Balance of volatility is the key to unlocking profits in the foreign exchange market; too little and your returns are scant, too much and you could get caught out and lose everything.
Recent months have seen extreme swings in the markets with previous safe havens no longer offering sanctuary for investors and economies that promised so much failing to deliver.
With global growth so stunted, procuring a return has become increasingly difficult for foreign exchange traders, particularly with the US dollar and euro both struggling to combat the effects of the debt crisis and fiscal weakness. It has become increasingly difficult to trade profitably in developed economies, with many investors turning their attention to emerging markets instead.
Brazil was originally considered as a very viable alternative with its political climate one of the steadiest in Latin America. However, the surge in demand for its currency has led to the government taking active steps to tamper its climb and means that it no longer offers a substantially high yield.
The price of oil has continued to climb in 2011 and remains elevated, with no sign of a retracement. While some developed countries whose economy is strongly linked to the oil, such as the US, may not be the right vehicle of choice, their partners may be worth considering.
Canada is a good example and as the United States’ close neighbor, it benefits from close trading links while remaining separate from many of the problems the world’s super-power has experienced. Canada has a huge reserve of minerals and commodities and a stable economy with a much smaller deficit (in 2010 it had a trade balance of just -$8.7 billion), a fact that has led many experts to tip the Canadian dollar as one to watch. It has also retained the top-notch credit rating of AAA.
Another good oil-related currency and also suitable alternative to the Brazilian real could be the Mexican peso. Mexico supplies the second largest amount of crude oil in the world and its economy depends on the commodity. The country has a trade deficit of just $3 billion and a debt equivalent to just 37%.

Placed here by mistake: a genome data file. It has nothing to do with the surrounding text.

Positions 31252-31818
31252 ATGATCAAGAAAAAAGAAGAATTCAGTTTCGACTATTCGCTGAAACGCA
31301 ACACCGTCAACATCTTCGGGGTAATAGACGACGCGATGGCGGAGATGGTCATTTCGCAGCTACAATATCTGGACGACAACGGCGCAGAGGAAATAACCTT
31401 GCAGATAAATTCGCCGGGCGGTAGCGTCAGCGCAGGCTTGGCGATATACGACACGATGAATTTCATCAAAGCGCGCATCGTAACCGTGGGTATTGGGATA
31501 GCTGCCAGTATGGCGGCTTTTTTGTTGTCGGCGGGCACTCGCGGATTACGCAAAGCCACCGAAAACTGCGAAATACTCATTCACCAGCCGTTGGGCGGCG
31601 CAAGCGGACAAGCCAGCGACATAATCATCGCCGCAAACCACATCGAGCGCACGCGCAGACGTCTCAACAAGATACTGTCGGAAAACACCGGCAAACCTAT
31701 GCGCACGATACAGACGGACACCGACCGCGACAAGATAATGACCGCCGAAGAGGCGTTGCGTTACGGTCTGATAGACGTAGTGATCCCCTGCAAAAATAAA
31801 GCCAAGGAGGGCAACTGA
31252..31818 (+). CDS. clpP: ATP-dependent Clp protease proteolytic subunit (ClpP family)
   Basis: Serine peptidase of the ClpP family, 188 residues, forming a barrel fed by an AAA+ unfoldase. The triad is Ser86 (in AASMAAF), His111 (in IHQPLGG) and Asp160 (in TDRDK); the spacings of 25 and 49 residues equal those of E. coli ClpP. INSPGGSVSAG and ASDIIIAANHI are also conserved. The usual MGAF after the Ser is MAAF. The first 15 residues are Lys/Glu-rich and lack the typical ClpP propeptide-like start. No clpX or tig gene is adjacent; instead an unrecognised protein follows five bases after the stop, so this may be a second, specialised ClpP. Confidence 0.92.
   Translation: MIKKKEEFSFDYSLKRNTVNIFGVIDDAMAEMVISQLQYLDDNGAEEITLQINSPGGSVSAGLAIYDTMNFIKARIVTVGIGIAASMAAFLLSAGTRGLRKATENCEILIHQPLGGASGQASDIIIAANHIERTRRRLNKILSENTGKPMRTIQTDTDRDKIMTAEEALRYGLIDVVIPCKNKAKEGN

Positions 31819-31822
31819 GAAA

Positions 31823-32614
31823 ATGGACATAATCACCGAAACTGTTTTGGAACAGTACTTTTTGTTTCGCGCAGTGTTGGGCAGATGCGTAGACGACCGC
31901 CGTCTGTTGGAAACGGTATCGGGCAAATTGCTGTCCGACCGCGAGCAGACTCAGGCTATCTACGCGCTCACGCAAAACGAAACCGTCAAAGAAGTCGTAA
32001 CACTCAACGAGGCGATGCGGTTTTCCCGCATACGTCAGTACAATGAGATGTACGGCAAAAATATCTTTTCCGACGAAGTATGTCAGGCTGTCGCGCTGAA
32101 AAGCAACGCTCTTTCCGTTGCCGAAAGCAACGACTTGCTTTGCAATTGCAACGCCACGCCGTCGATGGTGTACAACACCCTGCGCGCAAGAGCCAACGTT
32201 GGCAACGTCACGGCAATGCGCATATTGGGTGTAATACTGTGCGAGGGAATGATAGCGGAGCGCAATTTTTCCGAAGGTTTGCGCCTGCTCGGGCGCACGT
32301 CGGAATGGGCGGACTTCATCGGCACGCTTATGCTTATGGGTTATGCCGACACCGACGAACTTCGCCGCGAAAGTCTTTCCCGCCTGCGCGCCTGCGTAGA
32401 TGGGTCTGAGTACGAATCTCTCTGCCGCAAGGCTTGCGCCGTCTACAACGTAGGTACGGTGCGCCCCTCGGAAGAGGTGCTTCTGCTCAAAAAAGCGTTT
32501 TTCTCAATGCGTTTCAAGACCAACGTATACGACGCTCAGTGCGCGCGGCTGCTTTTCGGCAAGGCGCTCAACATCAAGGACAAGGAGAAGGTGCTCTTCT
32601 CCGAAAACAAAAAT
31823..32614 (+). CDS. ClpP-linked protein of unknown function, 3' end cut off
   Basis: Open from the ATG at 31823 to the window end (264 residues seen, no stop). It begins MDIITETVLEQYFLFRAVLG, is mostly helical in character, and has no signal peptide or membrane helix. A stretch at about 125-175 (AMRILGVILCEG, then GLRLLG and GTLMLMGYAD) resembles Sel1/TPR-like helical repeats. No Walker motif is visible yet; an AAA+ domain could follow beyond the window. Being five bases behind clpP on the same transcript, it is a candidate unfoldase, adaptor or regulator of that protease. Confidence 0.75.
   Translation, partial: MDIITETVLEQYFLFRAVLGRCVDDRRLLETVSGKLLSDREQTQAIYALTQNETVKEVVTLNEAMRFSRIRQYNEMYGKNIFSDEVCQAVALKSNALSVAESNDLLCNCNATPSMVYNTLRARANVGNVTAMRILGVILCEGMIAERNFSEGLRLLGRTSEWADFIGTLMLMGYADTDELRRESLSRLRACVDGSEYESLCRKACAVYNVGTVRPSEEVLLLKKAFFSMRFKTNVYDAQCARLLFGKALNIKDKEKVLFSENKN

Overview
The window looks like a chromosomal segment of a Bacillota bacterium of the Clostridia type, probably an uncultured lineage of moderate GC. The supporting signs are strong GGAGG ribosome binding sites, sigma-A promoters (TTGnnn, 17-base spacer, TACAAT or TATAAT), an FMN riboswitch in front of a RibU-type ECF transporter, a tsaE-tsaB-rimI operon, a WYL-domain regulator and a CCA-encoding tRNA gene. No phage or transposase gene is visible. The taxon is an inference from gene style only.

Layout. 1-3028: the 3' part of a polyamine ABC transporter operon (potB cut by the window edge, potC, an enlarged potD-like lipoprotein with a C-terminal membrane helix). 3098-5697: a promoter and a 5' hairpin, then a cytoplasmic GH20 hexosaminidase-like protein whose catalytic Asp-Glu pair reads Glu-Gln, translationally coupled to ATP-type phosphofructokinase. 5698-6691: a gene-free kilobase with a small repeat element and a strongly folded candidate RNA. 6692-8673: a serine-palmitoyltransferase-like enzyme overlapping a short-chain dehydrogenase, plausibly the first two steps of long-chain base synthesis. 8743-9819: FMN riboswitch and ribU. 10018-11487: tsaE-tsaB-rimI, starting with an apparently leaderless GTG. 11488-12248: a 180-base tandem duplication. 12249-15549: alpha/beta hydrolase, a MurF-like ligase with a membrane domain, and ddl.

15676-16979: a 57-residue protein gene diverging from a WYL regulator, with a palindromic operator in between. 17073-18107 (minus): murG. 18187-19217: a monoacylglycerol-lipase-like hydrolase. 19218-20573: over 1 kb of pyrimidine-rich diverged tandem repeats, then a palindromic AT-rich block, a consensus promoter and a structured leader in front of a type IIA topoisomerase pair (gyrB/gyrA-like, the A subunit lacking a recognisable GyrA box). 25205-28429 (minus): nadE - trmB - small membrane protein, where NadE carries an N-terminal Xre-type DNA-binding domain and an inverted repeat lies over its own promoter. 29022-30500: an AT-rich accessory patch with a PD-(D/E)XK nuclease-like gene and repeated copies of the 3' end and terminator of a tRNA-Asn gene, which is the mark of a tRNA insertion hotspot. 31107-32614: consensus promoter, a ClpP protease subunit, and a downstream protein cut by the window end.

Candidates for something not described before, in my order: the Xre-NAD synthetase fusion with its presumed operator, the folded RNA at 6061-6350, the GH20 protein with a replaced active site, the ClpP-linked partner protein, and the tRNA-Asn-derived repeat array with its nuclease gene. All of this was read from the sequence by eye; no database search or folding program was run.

The Russian Ruble has also drawn a significant amount of attention, with some sources suggesting a pairing with the euro. The Russian economy has a debt equivalent to just 9% of GDP, compared to 63% for the US and has strong commodity exports. The economy is expected to outperform all other nations in Central and Eastern Europe, as well as the Middle East and Africa, with predictions around 5%. The current central bank leaders are also expected to boost foreign exchange by relaxing their tight grip on rates during 2012.
The South Korean won is a currency tipped by some experts, with the country holding a trade surplus, controlled inflation and low debts, equivalent to just 23% of GDP. The country has a strong credit rating with all of the top agencies and is a major exporter.
However, there have also been concerns over the political instability of the country, with the ongoing hostilities with its close neighbor, North Korea always a concern. With the recent death of North Korea’s dictatorial leader, Kim Jong-Il and the subsequent appointment of his youngest and very inexperienced son, Kim Jong-un, there are some uncertainties about whether the fragile balance between the two warring nations will be disturbed. The current uncertainty over the political climate in North Korea may well mean that the South Korean won gains could be capped or short-lived.
Experts in foreign exchange have suggested that 2012 may not be as tumultuous as 2011, but there is no doubt that in order to make a significant gain, emerging markets should be considered. While they attract a much higher level of risk, developed economies, as a general rule, are being thumped much harder by the instability in the global economy and gains could be pared.